- you may have an inability to achieve orgasm
- you may have uncomfortable or painful sex (dyspareunia)
Can I just take Estrogen?
No, estrogen cannot be used by patients who have undergone a hysterectomy. Supplementing estrogen can help you find relief just in theory, not in practice.
Here we have a clear example of a Catch-22 situation. Estrogen can increase your risk of cancer, right? Well, this is the main reason why your ovaries were removed in the first place. It's a dilemma, a complex, and truly absurd reality.
The good news? You're not alone! About half of all women with hysterectomies in the United States are suffering from various degrees of sexual dysfunction and they cannot use estrogen to find relief. I know. It’s frustrating to feel stuck in this dead end, but at least we have each other.
What about testosterone?
Since estrogen cannot be used in women who have had a hysterectomy, can testosterone help treat sexual dysfunction? Not really.
Let me tell you some things about the brain, I promise it's related to the topic! It is currently believed that in a healthy woman, the sexual arousal begins in the brain.
This means that we can get triggered by a romantic memory, image, scent, music, or fantasy, causing prompt sexual arousal. As a result, it was believed that female sexual dysfunction is a chain reaction that occurs from top to bottom. Specifically from the brain to the lower parts of the body. A lack of testosterone would result in decreased libido in the brain. The consequences of this include altered arousal and an absence of orgasm. Thus, the brain was thought to be the key and starting point for treating female sexual dysfunction.
Effects of Testosterone on Female Libido
Based on this belief, doctors have used testosterone to treat female sexual dysfunction, but the efficacy has been limited while the side effects are significant.
Indeed, as a result, the American Endocrine Society has recommended against using testosterone to treat women with sexual dysfunction.
Dr. Chang, we need solutions, not more problems…
Okay, I just needed to give you some context before moving on to our possible solutions. Let’s start with:
There are many non-hormonal approaches that promise to help women with sexual dysfunction:
- Vaginal lubricants
- Vaginal moisturizers
- Vaginal dilators
- Laser treatment (like MonaLisa Touch)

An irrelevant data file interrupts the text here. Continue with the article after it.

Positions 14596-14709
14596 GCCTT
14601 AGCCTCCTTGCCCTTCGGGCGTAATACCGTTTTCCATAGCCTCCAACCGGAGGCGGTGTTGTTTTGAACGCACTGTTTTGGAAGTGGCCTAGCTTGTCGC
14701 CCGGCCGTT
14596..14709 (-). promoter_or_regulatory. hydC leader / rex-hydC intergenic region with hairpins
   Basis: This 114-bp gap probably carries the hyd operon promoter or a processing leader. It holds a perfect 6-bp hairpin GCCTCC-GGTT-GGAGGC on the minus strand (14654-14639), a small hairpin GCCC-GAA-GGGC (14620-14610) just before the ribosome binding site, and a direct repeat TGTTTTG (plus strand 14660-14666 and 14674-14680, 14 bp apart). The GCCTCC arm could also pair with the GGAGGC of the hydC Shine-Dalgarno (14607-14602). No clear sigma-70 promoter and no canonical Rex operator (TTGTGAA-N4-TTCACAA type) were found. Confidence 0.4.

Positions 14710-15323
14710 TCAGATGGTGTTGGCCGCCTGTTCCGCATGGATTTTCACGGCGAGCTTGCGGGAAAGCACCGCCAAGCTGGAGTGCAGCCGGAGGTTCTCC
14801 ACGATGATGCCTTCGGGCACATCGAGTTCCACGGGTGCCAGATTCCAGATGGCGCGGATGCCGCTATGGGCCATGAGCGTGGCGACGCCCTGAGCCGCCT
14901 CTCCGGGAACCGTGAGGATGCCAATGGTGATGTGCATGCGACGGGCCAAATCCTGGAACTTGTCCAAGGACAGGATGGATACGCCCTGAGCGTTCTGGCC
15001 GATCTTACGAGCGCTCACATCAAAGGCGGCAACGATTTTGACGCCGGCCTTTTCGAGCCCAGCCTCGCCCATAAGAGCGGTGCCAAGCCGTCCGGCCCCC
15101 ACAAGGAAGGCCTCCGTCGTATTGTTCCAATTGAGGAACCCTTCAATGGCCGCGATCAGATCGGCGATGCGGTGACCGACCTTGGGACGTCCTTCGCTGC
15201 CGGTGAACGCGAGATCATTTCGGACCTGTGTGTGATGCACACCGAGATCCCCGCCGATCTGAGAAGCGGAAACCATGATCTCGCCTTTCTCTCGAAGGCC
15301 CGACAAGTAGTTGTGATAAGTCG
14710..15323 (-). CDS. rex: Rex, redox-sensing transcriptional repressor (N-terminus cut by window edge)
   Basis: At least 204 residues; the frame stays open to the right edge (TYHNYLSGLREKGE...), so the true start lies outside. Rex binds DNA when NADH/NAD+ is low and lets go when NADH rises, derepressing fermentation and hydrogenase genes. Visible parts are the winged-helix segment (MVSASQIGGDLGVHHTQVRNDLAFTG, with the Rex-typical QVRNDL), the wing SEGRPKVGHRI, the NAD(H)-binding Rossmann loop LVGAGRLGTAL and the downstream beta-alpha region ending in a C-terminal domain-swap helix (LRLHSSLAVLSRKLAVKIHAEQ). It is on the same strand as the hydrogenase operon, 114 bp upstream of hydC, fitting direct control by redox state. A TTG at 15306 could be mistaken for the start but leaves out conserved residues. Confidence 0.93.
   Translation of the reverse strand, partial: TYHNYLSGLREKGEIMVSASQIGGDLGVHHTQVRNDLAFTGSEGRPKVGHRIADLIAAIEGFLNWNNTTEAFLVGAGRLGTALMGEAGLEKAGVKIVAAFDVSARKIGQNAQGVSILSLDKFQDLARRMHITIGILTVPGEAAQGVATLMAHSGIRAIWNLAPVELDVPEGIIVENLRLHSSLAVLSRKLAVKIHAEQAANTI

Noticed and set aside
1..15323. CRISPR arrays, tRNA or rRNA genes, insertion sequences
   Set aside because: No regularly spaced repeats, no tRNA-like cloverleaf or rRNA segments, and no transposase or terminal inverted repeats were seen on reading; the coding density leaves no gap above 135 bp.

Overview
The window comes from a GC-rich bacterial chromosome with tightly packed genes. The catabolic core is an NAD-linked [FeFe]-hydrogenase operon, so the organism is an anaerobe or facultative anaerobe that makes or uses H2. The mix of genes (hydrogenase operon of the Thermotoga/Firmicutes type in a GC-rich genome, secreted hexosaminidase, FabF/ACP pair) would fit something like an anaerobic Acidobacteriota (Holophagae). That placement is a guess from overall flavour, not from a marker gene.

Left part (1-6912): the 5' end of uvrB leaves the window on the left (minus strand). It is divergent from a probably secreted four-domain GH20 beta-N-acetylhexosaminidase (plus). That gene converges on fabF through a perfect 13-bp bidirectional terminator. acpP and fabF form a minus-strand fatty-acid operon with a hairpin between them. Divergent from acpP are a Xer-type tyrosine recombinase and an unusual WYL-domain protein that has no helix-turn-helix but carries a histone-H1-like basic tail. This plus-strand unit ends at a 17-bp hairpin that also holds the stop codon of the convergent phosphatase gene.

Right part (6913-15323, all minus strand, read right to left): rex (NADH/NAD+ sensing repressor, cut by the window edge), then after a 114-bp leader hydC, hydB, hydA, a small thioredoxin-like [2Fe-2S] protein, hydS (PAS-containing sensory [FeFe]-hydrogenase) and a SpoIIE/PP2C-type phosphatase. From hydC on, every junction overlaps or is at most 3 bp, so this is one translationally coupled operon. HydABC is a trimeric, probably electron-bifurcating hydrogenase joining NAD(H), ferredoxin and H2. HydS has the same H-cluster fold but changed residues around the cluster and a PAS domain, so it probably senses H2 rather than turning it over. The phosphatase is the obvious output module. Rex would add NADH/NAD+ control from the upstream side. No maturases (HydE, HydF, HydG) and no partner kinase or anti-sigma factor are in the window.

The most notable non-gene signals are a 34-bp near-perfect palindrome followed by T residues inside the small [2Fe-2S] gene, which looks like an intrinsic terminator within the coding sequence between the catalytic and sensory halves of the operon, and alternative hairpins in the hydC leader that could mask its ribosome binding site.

- Simple nutritional supplements (like vitamin E suppositories)
- Advanced nutritional supplements (like NeuEve suppositories and cream)
These products are available over the counter and do not require prescriptions. Women can find a product suitable for their age and health condition for long-term use.
Brief Analysis of Non-hormonal Choices
Lubricants, moisturizers, and simple nutritional supplements (like vitamin E suppositories) can provide temporary relief for women with early-stage vaginal atrophy. However, these products cannot stop or reverse vaginal atrophy. Once the vaginal atrophy progresses to a late stage these products become useless.
Dilators and laser treatment can help strengthen the vaginal tissue by providing physical stimulation, but these methods may require more work or may carry a higher price. But that’s nothing compared to the danger we could be facing. It has been widely reported in the news, and even the FDA has expressed its concern, about the potential risks of this solution.
The advanced solution is the key!
NeuEve is an advanced nutritional supplement designed to support painful sex, vaginal dryness, and shrinking (among other issues). NeuEve provides a group of nutrients to the vaginal tissue, just like calcium and vitamin D provide nutrients for our bones. It’s safe, natural, and 100% non-hormonal. To date, more than 100,000 women, including many with hysterectomy, have tried this product, and they are now living completely happily. The oldest woman who has reported an improvement in her sexual ability with NeuEve is 83 years old.
So don’t worry, I'm glad to inform you that there is hope!